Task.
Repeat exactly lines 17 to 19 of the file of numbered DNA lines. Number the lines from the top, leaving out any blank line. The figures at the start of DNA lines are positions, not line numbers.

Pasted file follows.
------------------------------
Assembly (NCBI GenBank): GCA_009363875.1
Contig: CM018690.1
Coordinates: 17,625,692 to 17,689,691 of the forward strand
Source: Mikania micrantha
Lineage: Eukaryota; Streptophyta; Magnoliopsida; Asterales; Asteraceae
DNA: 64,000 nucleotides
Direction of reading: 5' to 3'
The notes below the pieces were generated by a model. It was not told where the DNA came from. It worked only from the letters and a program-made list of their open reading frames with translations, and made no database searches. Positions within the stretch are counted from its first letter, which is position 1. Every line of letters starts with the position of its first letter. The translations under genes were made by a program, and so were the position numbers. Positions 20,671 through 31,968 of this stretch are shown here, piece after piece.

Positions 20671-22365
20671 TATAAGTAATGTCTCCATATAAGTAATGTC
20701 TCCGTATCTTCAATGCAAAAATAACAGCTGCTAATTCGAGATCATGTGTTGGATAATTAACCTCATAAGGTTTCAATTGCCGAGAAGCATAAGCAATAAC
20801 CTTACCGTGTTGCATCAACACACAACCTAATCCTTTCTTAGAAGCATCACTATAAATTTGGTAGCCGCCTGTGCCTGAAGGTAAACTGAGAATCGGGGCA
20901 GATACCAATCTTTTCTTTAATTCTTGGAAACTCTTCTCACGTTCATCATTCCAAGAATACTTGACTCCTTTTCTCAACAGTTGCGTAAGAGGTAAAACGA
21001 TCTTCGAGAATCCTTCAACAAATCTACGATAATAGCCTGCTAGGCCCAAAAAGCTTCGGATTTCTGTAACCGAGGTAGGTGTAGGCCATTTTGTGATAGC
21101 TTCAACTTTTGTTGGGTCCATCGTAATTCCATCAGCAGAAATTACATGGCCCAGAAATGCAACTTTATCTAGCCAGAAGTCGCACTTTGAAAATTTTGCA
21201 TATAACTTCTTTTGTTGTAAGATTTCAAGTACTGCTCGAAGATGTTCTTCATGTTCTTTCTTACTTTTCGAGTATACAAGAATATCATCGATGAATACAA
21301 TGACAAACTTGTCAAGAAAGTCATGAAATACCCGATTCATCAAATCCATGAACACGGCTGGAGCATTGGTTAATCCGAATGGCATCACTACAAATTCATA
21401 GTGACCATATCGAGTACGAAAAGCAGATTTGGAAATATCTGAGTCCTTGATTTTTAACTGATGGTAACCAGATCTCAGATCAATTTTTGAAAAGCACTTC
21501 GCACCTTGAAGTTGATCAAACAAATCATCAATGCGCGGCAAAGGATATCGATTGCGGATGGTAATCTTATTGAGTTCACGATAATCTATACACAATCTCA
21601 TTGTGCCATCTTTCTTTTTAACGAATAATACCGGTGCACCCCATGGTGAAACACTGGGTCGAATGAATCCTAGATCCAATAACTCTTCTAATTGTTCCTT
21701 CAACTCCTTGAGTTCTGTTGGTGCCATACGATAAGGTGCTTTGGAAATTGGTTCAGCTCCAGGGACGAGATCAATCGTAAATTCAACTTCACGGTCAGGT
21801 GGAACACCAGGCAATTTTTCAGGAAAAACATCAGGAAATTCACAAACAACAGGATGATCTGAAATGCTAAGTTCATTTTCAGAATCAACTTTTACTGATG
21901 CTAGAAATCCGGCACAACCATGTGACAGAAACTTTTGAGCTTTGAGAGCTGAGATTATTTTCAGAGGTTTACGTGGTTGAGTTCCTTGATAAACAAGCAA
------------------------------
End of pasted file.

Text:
21301 TGACAAACTTGTCAAGAAAGTCATGAAATACCCGATTCATCAAATCCATGAACACGGCTGGAGCATTGGTTAATCCGAATGGCATCACTACAAATTCATA
21401 GTGACCATATCGAGTACGAAAAGCAGATTTGGAAATATCTGAGTCCTTGATTTTTAACTGATGGTAACCAGATCTCAGATCAATTTTTGAAAAGCACTTC
21501 GCACCTTGAAGTTGATCAAACAAATCATCAATGCGCGGCAAAGGATATCGATTGCGGATGGTAATCTTATTGAGTTCACGATAATCTATACACAATCTCA